OCHA: South Sudan ambush highest number of aid workers killed in a single incident
Nairobi, Kenya | AFP | Six aid workers have been killed in an ambush in South Sudan, the UN said Sunday, in another blow to humanitarian efforts a country suffering from war-induced famine.
A humanitarian source told AFP the victims — three Kenyans and three South Sudanese working for a local aid group — were killed on Saturday as they travelled in convoy from the capital Juba to the eastern town of Pibor.
Unknown assailants stopped the car, forced them out and then they were “shot and killed,” the source said, speaking on condition of anonymity.
Three years of civil war in South Sudan have seen warring parties deny access to aid, attack humanitarian workers and loot relief supplies.
It has also displaced about 2.5 million people and created a devastating humanitarian crisis, including a famine that has already affected 100,000 people and is threatening to reach up to a million.
“I am appalled and outraged by the heinous murder yesterday (Saturday) of six courageous humanitarians in South Sudan,” said Eugene Owusu of the UN humanitarian agency OCHA in a statement.
“At a time when humanitarian needs have reached unprecedented levels, it is entirely unacceptable that those who are trying to help are being attacked and killed.”
According to OCHA, it was the highest number of aid workers killed in a single incident since the conflict began in December 2013 in the world’s youngest country.
David Shearer, the special representative of UN chief Antonio Guterres in South Sudan, said the killing took place in government-controlled territory and urged authorities to “investigate and apprehend the killers.”
“This cold-blooded killing is utterly reprehensible, not least, because these aid workers were dedicated to alleviating the ongoing suffering of the people of South Sudan,” he said in a statement.
– 79 aid workers killed –
The ambush follows two other attacks on aid workers this month.
On March 14, a health worker and a patient were killed in an attack on a humanitarian convoy responding to a cholera outbreak in the central town of Yirol.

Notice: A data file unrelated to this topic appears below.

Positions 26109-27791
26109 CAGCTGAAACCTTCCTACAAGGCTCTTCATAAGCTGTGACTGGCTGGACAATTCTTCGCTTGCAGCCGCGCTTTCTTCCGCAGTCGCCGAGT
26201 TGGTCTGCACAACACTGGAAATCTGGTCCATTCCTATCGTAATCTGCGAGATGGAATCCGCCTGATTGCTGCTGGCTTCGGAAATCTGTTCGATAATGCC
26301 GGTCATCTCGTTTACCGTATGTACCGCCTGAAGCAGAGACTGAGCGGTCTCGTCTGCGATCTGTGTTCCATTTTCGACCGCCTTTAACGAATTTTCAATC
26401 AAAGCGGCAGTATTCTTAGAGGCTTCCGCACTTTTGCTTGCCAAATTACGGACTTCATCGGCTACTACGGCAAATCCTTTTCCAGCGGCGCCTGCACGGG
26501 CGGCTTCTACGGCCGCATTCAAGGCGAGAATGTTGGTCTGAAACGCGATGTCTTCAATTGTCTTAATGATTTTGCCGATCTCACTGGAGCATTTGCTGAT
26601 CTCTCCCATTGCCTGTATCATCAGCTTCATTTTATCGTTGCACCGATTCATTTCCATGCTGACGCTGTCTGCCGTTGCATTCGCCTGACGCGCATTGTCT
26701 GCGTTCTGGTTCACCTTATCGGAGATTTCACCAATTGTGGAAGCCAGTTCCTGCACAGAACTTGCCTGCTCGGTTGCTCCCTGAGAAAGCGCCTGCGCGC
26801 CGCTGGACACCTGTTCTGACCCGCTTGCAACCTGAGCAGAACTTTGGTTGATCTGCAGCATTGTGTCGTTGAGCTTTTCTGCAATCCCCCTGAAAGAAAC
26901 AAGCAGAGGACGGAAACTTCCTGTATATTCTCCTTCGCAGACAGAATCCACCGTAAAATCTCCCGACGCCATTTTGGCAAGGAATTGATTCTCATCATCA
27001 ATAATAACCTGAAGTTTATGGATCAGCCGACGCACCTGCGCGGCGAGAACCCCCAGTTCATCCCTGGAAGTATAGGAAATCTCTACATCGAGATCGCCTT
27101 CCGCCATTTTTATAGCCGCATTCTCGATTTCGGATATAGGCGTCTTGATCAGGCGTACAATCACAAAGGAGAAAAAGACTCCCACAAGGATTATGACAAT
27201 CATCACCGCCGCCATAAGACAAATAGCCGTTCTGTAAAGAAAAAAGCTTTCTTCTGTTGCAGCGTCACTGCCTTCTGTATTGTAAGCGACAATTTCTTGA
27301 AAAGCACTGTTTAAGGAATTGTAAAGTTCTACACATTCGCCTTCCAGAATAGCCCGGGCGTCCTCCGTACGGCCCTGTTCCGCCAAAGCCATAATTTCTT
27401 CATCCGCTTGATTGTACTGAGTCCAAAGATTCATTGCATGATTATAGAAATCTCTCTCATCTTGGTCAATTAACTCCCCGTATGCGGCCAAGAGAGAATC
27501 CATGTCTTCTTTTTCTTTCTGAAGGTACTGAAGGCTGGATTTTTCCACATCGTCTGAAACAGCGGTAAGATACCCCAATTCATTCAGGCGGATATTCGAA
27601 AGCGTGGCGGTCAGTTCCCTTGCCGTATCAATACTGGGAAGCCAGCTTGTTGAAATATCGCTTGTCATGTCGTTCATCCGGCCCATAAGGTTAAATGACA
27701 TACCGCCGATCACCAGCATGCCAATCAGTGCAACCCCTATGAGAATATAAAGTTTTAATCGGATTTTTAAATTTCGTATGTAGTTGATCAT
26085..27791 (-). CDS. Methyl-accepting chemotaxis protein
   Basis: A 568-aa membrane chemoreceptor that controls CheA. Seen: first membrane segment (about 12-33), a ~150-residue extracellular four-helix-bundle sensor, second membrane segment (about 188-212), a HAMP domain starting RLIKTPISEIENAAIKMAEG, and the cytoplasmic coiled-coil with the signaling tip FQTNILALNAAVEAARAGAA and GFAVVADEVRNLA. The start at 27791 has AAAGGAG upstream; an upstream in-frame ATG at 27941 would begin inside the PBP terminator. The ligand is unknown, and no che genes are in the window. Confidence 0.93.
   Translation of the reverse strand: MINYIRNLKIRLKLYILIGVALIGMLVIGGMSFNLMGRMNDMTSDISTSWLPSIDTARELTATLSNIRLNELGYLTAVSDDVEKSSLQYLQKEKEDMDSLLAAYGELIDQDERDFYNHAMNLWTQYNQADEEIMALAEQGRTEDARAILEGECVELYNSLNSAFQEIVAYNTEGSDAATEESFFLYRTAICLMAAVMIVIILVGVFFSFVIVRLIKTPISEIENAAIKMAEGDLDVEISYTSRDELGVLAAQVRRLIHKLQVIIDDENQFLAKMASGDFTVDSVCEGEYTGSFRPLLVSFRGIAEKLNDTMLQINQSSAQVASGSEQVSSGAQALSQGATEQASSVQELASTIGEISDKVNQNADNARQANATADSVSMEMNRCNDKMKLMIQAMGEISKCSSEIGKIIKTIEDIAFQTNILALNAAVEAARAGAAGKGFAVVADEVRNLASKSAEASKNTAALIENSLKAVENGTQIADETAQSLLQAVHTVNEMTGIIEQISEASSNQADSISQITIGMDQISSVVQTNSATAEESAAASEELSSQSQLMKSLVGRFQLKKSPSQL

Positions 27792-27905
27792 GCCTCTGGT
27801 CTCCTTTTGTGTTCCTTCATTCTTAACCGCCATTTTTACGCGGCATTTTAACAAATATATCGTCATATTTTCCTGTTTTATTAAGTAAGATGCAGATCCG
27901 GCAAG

And four days earlier, local staff of an international NGO were detained by armed rebels and released four days later during fighting in the northern area of Mayendit, OCHA said.
The agency said at least 79 aid workers have been killed in South Sudan since December 2013.
This year alone, 12 have died and at least eight humanitarian convoys have been attacked.
Observers have accused the government of using starvation as a battlefield tactic.
A leaked report by UN investigators said last week it was no coincidence that areas afflicted by famine are opposition areas, home to mostly ethnic Nuer and controlled for the most part by rebels.
Michele Sison, deputy US representative to the UN, on Thursday told a Security Council meeting that the government’s obstacles to humanitarian work in the famine-struck areas “may amount to deliberate starvation tactics.”
– ‘Peace, not food aid’ –
South Sudan’s leaders fought for decades for independence, but once it was achieved in 2011, the fighting turned inward.
A long-standing power struggle between President Salva Kiir and his former deputy Riek Machar sparked fighting in Juba in December 2013 which quickly turned into a wider conflict between Kiir’s Dinka supporters and Machar’s Nuer community.
Since then the fighting has spread across the country and among ethnic groups jockeying for political and military advantage and to protect their communities.
On Thursday, UN chief Guterres denounced “a refusal by the leadership to even acknowledge the crisis or to fulfil its responsibilities to end it”.
Regional peace efforts have borne no fruit and the UN has been unable to push through an arms embargo.
According to OCHA some 7.5 million people in South Sudan are in need of humanitarian assistance.